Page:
|Birth name||Elizabeth Alyse Cuthbert|
|Born||20 April 1938|
Merrylands, New South Wales, Australia
|Died||6 August 2017 (aged 79)|
Mandurah, Western Australia, Australia
|Height||5 ft 6+1⁄2 in (169 cm)|
|Weight||126 lb (57 kg)|
|Coached by||June Ferguson|
Elizabeth Alyse Cuthbert, athlete and a fourfold Olympic champion. She was nicknamed Australia's "Golden Girl". During her career, she set world records for 60 metres, 100 yards, 200 metres, 220 yards and 440 yards. Cuthbert also contributed to Australian relay teams completing a win in the 4 × 100 metres, 4 × 110 yards, 4 × 200 metres and 4 × 220 yards. Cuthbert had a distinctive running style, with a high knee lift and mouth wide open. She was named in 1998 an Australian National Treasure and was inducted as a Legend in the Sport Australia Hall of Fame in 1994 and the Athletics Australia Hall of Fame in 2000.(20 April 1938 – 6 August 2017) was an Australian
Cuthbert was born to Leslie and Marion alongside her nonidentical twin sister, Marie 'Midge'. She also had another sister, Jean and a brother, John. Cuthbert was born 20 minutes before Marie. According to Midge, the twins were not alike, but very special to each other. The daughter of nursery owners, Cuthbert was born in Merrylands, New South Wales and grew up in the Sydney suburb of Ermington, where she attended Ermington Public School. Of her upbringing, Cuthbert stated "My parents always encouraged me and I had a good home life. We were always taught to respect things and other people."
Marion attended church and sent her four children to Sunday school. As a teenager, Cuthbert attended Parramatta Home Science School. She left school at the age of 16 to work in the family nursery.
Cuthbert was a member of the Western Suburbs Athletic Club. At the age of 18, with the 1956 Summer Olympics to be held in Melbourne, Cuthbert set a World Record in the 200 metres, making her one of the favourites for a gold in that event. Cuthbert first reached the finals of the 100 metres, setting an Olympic record of 11.4 seconds in her heat (also her personal best), while the Australian world record holder Shirley Strickland was eliminated.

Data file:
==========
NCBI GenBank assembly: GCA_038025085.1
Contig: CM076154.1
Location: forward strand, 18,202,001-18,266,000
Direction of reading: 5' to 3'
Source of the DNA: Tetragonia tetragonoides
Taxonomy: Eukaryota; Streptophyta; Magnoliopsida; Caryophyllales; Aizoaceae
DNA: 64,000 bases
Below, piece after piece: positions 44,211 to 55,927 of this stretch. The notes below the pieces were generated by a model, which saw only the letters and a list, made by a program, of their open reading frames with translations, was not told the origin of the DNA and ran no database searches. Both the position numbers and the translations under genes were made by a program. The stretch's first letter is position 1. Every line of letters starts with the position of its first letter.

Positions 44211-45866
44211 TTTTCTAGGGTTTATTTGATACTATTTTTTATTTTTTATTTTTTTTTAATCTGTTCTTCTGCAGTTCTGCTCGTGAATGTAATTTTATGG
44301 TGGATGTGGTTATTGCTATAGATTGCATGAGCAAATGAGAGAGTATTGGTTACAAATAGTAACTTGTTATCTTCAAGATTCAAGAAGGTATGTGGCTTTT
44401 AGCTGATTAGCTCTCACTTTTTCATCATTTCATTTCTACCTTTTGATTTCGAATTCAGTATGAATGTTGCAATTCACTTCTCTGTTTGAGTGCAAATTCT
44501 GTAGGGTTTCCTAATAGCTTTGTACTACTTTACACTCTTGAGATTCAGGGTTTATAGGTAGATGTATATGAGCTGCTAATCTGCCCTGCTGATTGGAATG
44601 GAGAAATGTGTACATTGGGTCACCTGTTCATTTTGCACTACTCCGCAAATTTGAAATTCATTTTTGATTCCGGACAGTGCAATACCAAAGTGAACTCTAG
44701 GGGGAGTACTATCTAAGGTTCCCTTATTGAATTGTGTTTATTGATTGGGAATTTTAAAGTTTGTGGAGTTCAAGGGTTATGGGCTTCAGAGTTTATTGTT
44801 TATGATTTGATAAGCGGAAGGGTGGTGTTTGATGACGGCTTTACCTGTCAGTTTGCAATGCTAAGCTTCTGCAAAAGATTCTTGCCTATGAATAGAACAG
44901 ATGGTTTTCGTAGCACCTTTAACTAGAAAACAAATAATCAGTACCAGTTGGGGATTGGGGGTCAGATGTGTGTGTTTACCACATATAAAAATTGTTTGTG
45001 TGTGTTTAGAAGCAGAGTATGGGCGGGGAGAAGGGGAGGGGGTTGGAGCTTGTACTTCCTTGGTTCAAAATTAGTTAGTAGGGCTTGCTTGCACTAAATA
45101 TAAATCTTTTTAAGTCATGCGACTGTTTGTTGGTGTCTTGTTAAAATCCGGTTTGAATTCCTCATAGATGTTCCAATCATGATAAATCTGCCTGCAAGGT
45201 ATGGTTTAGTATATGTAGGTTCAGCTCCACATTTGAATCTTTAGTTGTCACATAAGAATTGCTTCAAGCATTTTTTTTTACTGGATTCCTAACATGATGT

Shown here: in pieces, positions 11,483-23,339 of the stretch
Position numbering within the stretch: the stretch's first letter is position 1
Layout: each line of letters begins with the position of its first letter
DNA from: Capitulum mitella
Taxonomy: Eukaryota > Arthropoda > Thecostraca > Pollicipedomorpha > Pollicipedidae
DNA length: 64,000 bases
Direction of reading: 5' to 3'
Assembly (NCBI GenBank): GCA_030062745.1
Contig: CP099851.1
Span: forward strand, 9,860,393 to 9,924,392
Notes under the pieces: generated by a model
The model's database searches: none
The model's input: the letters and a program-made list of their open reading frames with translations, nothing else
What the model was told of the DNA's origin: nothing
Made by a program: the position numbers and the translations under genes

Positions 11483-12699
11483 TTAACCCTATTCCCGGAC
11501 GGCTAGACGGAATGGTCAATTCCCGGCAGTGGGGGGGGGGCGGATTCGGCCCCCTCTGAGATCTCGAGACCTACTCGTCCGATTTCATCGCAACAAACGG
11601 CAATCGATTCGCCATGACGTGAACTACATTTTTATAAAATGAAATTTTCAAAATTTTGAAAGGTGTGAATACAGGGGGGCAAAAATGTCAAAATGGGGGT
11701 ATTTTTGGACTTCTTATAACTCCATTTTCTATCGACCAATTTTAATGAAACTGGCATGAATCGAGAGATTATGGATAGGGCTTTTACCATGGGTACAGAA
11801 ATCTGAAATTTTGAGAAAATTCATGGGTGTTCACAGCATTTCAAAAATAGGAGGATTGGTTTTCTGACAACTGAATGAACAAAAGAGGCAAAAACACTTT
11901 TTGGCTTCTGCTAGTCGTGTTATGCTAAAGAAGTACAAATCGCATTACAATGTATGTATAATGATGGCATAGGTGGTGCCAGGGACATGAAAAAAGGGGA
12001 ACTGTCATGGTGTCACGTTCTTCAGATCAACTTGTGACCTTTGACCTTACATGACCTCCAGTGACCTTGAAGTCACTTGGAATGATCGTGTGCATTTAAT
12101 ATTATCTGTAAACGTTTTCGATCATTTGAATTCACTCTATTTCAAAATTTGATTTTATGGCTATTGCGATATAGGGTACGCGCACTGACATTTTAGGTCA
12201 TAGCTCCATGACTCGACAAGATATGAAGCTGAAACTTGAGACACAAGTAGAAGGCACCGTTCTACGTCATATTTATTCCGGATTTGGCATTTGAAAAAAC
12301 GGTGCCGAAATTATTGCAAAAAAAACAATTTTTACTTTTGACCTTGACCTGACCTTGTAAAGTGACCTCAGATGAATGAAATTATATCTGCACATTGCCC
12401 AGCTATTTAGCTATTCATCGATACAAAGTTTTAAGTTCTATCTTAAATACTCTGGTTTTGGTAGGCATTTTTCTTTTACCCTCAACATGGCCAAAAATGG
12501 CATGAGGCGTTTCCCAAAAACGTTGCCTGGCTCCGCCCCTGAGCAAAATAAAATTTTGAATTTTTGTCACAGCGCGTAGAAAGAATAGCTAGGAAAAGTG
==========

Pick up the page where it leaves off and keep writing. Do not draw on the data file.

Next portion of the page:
Cuthbert won the final and was then the big favourite for the 200 metres title. She lived up to the expectations and became the Australian "Golden Girl". A third gold medal for Cuthbert came when she ran the final leg on in the 4 × 100 metres final, which the Australian team won in a new world record.
During 1958 Cuthbert set world records for 100 and 220 yards but was beaten in both events by arch-rival and double-Olympic bronze medallist Marlene Mathews at the Australian Championships. Later in the year, at the 1958 British Empire and Commonwealth Games in Cardiff, Wales, Cuthbert could only place fourth in the 100y and second in the 220y, again behind Mathews.
In the lead-up to the 1960 Summer Olympics, in Rome, Cuthbert set a world 220 yards and 200 metres record of 23.2 seconds in winning the Australian championships. At the Rome Games, she suffered from injury and was eliminated from the quarterfinals of the 100 metres. Subsequently, she retired from the sport of track and field.
Afterwards, she concentrated on the 400 metres, and she competed in that event in the 1964 Summer Olympics in Tokyo, when it was on the Olympic program for women for the first time. Though not impressive in the heats, Cuthbert won the title for her fourth Olympic gold medal, beating Ann Packer of Great Britain in an Olympic record of 52.01. She is the only Olympian, male or female, to have won a gold medal in all sprint (running) events: 100, 200 and 400 metres. She subsequently verified her retirement for good after Tokyo. Also in 1964 she received the Helms Award for her sporting contributions.